Managing sheep scab: mapping risk foci for targeted control
University of Bristol
Researchers: Richard Wall and Hannah Rose
Funder: NERC; FERA
Mange, caused by parasitic mites, is a damaging, distressing and difficult to control condition, seen in many types of domestic animal, particularly sheep and cattle.
Of particular consequence is the disease known as ‘sheep scab’, caused by Psoroptes mites which are found on the moist skin at the edge of a lesion; mange causes severe welfare problems and death if untreated.
Sheep scab has been widely prevalent and economically important in Europe for many hundreds of years, but remains a major animal welfare, husbandry and economic problem today.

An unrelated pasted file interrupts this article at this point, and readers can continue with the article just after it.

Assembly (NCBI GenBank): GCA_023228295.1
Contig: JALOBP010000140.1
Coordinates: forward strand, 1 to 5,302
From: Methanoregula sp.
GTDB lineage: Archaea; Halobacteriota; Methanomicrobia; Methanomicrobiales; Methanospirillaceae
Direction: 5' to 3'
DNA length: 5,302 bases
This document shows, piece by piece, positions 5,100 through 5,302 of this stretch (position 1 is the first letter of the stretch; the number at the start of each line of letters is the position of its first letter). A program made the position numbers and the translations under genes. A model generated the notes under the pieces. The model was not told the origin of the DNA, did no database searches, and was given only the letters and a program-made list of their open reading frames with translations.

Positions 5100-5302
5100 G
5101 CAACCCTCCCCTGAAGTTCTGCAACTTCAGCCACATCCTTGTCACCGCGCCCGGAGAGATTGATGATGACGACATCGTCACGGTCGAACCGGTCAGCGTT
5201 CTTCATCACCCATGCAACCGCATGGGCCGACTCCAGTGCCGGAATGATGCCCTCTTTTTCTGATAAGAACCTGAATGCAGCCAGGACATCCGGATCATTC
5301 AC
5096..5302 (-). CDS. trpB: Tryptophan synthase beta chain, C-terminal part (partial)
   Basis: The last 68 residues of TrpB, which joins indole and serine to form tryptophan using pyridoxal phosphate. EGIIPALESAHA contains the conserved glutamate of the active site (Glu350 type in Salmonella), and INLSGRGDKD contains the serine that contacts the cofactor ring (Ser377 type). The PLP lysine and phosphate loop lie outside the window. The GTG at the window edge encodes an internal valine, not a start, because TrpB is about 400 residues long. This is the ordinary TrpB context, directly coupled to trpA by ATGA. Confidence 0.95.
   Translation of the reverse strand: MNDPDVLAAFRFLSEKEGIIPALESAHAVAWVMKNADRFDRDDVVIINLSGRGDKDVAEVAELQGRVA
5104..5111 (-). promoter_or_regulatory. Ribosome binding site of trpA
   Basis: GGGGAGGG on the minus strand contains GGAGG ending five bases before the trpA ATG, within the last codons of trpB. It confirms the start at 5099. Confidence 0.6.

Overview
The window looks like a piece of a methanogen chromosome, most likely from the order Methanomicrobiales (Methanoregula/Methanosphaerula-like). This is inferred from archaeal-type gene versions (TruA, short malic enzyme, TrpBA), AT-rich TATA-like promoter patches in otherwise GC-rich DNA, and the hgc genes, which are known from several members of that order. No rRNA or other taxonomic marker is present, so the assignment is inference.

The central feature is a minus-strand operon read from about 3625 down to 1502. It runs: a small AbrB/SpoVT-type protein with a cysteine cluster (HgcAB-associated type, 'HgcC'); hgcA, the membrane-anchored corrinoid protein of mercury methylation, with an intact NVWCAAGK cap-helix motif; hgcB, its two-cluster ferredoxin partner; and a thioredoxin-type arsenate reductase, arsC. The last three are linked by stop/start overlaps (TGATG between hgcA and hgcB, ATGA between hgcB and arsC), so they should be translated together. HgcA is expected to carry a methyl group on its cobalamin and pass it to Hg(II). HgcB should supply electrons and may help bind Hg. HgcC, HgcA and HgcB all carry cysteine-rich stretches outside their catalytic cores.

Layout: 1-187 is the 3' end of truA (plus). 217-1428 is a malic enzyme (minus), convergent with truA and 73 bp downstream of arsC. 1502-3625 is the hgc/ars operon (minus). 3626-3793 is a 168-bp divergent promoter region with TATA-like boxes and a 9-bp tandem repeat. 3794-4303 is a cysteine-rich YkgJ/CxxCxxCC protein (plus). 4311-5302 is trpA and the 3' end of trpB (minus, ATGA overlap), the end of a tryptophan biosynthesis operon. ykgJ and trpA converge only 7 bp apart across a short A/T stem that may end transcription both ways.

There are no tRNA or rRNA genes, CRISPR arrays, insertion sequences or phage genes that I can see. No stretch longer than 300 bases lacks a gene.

The research at the University of Bristol has shown that localised foci of persistent disease exist on particular farms, largely in upland farming systems, which act as reservoirs of infection.
One approach to improved control is to target these high-risk areas. To allow such an approach the research team are identifying and mapping risk foci in the UK using disease distribution models with environmental correlates. These models could allow management programmes to focus on high-risk areas, cost-effectively reducing the prevalence of scab in the UK.